The Four Agreements are:
1. Be Impeccable with your Word
2. Don’t Take Anything Personally
3. Don’t Make Assumptions
4. Always Do Your Best
I learned about the Four Agreements one summer while working in the Berkshires from my friend Tom. A Toltec Shaman named Don Miguel Ruiz published them in a book in 1997. Tom would often climb a nearby mountain and play a flute.
This was the same summer my best friend’s stepfather was hit by lightning in his canoe, along with his nephew, both killed, and drug to the bottom of a lake in Ocala by alligators, only to later be identified by dental records. This was the same Summer I once again gave servitude to a company I worked for, as, starstruck I listened to it’s elders for guidance, hoping that they would give me wisdom on how to grow up. I just wanted someone to tell me things like, “Don’t do drugs.” or ask if I knew where babies came from. No dice. I learned much about being a teacher, figuring things out on my own, and how to allow heroes to step off of the pedestal every once in a while to give them a break. Heroism was as exhausting for them as my need for a hero was for me.
This is the same Summer I slept only hours a night, seeking solace in the people who lived most extremely. Everything was liberally done. Including damage. Facebook reminded me of this Summer today.
Facebook loves to remind you of things, and also today it reminded me that three years ago today I was in the Giants stadium in San Francisco. I took a job with a theatre company out there, being hired with stars in my eyes by a beautiful, charismatic, brilliant leader.
I will remember a few things about that place:
Mount Tamalpais : I climbed and climbed and climbed. I was searching so desperately for some warmth in this place I had come for work. I mean, there was no way for it to live up to expectations, and the self loathing, reinforced by leaders, was verbose. Mount Tam was a metaphor for the EXTREME sadness I was feeling, the worthlessness I had assigned myself. I was trying to get up and out, trying to see the world more clearly.
The Pacific: Never have I walked so much on a beach. Never have I thrown so many questions to a body of water. And never have I considered pulling a Jeff Buckley more than in these weeks.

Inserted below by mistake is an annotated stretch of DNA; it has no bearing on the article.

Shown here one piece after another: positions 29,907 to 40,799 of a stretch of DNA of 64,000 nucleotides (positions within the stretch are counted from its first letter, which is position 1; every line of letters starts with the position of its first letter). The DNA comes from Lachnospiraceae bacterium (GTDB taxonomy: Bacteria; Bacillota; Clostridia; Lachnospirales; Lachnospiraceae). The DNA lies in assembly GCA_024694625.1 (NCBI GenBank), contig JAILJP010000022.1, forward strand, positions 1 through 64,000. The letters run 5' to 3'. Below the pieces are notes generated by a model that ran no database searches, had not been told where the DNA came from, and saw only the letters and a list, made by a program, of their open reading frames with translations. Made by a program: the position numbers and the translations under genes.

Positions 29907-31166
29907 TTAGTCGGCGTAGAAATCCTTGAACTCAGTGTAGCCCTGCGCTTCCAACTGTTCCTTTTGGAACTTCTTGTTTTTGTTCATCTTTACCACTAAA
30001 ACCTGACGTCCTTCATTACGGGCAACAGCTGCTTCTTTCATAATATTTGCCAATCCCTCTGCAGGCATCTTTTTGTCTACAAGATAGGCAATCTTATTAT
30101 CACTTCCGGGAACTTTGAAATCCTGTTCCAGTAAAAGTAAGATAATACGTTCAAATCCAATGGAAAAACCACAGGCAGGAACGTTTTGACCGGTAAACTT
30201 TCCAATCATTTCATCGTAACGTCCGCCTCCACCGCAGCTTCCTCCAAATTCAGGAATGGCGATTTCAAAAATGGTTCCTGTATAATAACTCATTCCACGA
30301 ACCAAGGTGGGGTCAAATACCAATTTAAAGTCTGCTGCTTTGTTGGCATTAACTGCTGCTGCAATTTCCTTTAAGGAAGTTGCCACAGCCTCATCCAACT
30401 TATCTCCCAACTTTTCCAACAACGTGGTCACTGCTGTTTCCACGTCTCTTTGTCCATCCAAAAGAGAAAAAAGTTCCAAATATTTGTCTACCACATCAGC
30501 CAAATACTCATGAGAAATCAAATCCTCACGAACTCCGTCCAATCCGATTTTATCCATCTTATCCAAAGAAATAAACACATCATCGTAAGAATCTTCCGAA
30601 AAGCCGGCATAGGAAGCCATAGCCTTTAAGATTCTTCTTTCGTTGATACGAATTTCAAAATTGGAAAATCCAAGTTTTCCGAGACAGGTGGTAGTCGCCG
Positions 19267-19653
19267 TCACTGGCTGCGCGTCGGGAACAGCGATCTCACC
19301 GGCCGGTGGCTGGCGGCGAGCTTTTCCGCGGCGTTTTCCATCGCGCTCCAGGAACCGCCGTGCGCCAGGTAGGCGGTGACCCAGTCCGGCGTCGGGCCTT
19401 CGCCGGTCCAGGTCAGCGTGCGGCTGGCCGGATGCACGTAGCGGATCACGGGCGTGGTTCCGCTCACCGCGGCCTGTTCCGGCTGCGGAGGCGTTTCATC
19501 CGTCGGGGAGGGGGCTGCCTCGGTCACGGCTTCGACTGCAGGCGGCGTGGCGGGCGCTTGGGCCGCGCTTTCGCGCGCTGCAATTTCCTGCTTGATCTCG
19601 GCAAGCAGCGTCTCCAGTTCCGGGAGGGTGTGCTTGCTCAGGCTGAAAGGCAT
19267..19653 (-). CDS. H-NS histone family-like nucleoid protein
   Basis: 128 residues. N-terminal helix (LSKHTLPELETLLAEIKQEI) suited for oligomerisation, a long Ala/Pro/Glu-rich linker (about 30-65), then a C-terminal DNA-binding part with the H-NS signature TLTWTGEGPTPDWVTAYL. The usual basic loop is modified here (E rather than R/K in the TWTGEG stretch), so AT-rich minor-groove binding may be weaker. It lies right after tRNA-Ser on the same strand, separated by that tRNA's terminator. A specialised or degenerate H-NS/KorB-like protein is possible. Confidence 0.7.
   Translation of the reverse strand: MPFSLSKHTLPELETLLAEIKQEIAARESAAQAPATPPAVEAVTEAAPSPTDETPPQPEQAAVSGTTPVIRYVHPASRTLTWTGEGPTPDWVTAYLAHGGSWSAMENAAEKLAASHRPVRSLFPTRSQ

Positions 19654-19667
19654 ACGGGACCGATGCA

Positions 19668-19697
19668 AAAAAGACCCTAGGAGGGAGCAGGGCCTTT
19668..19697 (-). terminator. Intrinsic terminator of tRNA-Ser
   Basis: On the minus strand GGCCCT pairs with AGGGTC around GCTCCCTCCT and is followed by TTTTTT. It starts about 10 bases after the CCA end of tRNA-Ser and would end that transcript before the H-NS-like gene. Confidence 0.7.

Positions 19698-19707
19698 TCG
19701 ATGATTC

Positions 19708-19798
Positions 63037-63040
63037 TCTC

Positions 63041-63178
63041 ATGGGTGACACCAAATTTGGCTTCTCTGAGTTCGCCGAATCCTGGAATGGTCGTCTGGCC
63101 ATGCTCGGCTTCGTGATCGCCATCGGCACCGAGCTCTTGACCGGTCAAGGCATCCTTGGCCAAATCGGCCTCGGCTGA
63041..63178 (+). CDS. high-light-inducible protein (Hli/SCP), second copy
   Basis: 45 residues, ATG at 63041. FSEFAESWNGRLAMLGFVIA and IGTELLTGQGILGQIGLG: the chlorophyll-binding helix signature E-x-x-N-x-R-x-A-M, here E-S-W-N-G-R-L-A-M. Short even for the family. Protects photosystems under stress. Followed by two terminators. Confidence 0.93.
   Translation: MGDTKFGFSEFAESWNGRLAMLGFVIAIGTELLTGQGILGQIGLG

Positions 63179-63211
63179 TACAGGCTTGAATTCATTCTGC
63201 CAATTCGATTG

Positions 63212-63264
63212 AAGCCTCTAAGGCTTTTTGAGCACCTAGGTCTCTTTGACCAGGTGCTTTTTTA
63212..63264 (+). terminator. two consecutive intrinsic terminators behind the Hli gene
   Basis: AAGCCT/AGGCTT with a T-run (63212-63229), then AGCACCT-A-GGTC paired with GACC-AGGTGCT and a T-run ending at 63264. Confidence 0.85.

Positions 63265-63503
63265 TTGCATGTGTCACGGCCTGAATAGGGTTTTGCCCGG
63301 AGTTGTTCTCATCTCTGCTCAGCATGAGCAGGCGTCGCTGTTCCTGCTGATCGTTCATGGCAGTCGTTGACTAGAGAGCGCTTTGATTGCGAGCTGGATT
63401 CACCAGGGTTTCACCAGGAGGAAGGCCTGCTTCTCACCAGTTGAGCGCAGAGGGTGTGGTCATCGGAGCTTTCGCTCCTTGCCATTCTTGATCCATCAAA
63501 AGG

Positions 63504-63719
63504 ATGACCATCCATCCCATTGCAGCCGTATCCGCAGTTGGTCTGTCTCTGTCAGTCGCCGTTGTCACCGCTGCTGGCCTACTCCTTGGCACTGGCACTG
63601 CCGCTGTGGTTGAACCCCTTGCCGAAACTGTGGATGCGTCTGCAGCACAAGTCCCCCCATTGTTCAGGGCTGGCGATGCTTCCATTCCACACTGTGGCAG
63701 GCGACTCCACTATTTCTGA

Fort Point : The production I worked on took place here, and inside the walls you could find the signatures of all the men who were at the ready in the 1800’s for a war that never came. I learned every curve, every stone, every ghost.
Golden Boy Pizza, John, and Jamie: I knew already that I loved one of these yahoos, and the Jamie came later, brilliant, with a madman’s eyes, a poet’s heart, and a sailor’s soul. These two gentlemen, the patterns of good men, unknowingly kept me alive these months.
The Giants : By God, they might be the most disappointing team in MLB right now, but they were a glorious constant then. There was nothing like sitting against a redwood in a forest with a game being funneled into my ears. There was something to root for. There was a home team. Watching a no-hitter in that stadium was the highlight of my Summer.
Facebook also reminded me:
Nine years ago today Michael Jackson died.
One year ago I was on Peak’s Island saying poetry to a new crowd.
Seven years ago, I was getting ready to perform at the Eno River Festival in North Carolina with Rebecca, still eating fire, still being a Carolinian and a Nickel Shakespeare Girl. Still loving and being in love with one of the best friends I ever had, and ever will have in this life or any after.
Four years ago I was cooking for a family in the Berkshires for side money alongside one of the dearest, most rock-hard strong women I have ever known.
They became dear to me -to us- this family, and we became family to them. Sadly less than a year later, the patriarch took his own life, just like his father before.
One year ago my friend John was playing Lear in our show Dark Rooms. He knew he was dying, even then. A few weeks later, he was gone, and we were rehearsing a play he financed-literally his dying wish- about the first poet and the first prophetess. We spoke his name every day, and did our very, very best every moment. People came. People fell back in love. People fell in love for the first time. People grieved.
I am grateful for all of this, painful, joyful, wince-worthy, and formative. I hope I’m getting better at the four agreements. Thank God there won’t be a test.
“The time will come when diligent research over long periods will bring to light things which now lie hidden. A single lifetime, even though entirely devoted to the sky, would not be enough for the investigation of so vast a subject… And so this knowledge will be unfolded only through long successive ages. There will come a time when our descendants will be amazed that we did not know things that are so plain to them… Many discoveries are reserved for ages still to come, when memory of us will have been effaced.”
― Seneca, Natural Questions